July 2014, Kingston upon Thames, London
Artists – Kerr McIlwraith, Ben Giles, Eva Lekaj, Harry Fletcher, Perry-James Sugden, Jack Laurilla, Sophie Morton
Curator – Kelly McIlwraith, Kerr McIlwraith
Assistance – Henri Holz, Tori West, Patrick Mills
Journalism – Daniel Milroy Maher
Kerr McIlwraith, founder of Pen etc. has curated his first group exhibition, entitled ‘Rooftops.’
The Kingston based exhibition aims to “juxtapose the traditional white walled gallery that is often associated with visual arts” and branch out to less prevalent locations. As well as Kerr, the artists showcasing their work include Eva Lekaj, Jack Laurilla, Perry-James Sugden, Harry Fletcher, Sophie Morton and Ben Giles.
The unconventional setting is unique in its intimacy, striving to offer a different backdrop and, by extension, a different viewing experience to the classic boxed in feel of a gallery. This may be part of artists’ increasingly exploratory attempts to leave behind archetypal display locations, and push the boundaries of not only the art itself, but the external factors that can consciously (or subconsciously) affect it.
I spoke to some of the group who exhibited their work about their take on this.
Your pieces were exhibited in a location not conventionally associated with the displaying of visual arts. Does this have any profound effects on the art/provide a different impression for viewers?
Eva Lekaj: I think it is vital to hold exhibitions in unconventional spaces because after all art is what makes life interesting and doesn’t always have to hold an answer. It creates questions that we all tend or need to ask.
Jack Laurilla: Most people will experience the exhibition through photographic documentation. As such, the effects of the location will be slightly intangible when viewed in the context of the screen to on paper. this being said, the unusual backdrop provided by the setting will probably catch the eye greater when scrolling through images online than the customary plain white background that accompanies most of the art we see. If this is the case then this exhibition will have been a success, as the most difficult task an artist faces is getting an audience to pay attention to their work.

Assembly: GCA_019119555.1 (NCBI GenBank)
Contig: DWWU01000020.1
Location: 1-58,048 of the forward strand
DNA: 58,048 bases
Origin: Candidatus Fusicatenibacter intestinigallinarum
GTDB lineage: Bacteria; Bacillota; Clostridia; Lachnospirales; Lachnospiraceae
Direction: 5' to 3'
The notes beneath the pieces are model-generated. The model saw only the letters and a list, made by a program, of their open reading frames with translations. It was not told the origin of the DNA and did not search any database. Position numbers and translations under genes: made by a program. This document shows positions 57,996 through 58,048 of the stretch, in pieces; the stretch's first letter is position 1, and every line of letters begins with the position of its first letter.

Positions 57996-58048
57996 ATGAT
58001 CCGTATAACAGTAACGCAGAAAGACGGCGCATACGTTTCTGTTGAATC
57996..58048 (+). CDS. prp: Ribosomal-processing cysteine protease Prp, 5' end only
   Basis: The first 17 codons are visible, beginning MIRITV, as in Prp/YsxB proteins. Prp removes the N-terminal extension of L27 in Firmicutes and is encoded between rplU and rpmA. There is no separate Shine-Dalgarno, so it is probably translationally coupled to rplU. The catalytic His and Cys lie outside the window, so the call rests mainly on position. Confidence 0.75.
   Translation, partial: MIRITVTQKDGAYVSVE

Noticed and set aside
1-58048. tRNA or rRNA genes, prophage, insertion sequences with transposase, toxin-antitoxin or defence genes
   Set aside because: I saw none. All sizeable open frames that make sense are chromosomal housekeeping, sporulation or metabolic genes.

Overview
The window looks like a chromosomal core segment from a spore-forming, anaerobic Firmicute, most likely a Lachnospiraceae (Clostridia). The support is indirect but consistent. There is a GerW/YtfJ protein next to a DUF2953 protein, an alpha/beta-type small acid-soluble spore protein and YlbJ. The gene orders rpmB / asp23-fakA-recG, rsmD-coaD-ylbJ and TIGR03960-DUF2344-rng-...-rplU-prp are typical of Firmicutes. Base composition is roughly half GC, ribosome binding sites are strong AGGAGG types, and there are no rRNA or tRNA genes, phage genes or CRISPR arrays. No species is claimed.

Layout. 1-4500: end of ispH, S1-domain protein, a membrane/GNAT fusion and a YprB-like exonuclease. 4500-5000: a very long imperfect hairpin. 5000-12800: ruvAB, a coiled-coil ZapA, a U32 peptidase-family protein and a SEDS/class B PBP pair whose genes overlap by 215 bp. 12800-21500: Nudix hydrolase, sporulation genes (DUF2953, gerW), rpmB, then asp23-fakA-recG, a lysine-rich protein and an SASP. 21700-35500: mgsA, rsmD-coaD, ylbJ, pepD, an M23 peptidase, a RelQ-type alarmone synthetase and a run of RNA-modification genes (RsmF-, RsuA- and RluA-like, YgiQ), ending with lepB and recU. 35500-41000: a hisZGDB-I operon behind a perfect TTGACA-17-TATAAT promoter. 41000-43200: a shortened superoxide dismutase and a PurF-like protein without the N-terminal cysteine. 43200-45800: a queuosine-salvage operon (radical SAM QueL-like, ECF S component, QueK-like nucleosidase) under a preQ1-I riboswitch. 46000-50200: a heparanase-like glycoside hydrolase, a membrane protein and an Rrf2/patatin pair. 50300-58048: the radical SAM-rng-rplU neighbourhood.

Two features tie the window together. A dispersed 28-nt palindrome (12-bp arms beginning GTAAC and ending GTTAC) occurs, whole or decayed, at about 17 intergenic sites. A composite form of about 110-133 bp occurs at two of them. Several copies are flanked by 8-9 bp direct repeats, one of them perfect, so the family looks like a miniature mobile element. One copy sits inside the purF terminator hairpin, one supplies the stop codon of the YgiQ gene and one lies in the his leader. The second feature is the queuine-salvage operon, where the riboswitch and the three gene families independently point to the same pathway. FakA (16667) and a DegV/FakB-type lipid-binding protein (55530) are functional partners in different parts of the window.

Do you think the art world in general is moving away from the conventional exhibition spaces, and if so, why?
Eva: I still think galleries are popular ways of exposing artwork, but I don’t doubt that from the emerging graffiti artists we can see how art can effect us either from just stepping outside our house or going to work; we are met with powerful messages.
Jack: Artists will simply move towards whatever spaces are cheapest.
The answer is simple, then, younger generations of artists are losing interest in some of the extortion ally prices gallery spaces, and taking their work to the street – nothing new there; after all, it’s been an integral part of the East London art scene for a while now. Dark basements and decrepit warehouses are commonplace for art displays
Though, with projects like Pen etc. looking to take this initiative a step further, this may be the start of increasingly unorthodox locations. Cheap and, judging by Rooftops, challenging to get to. Be on the lookout for Pen etc’s next exhibition, which will be taking place in a cave so deep, light will never penetrate it.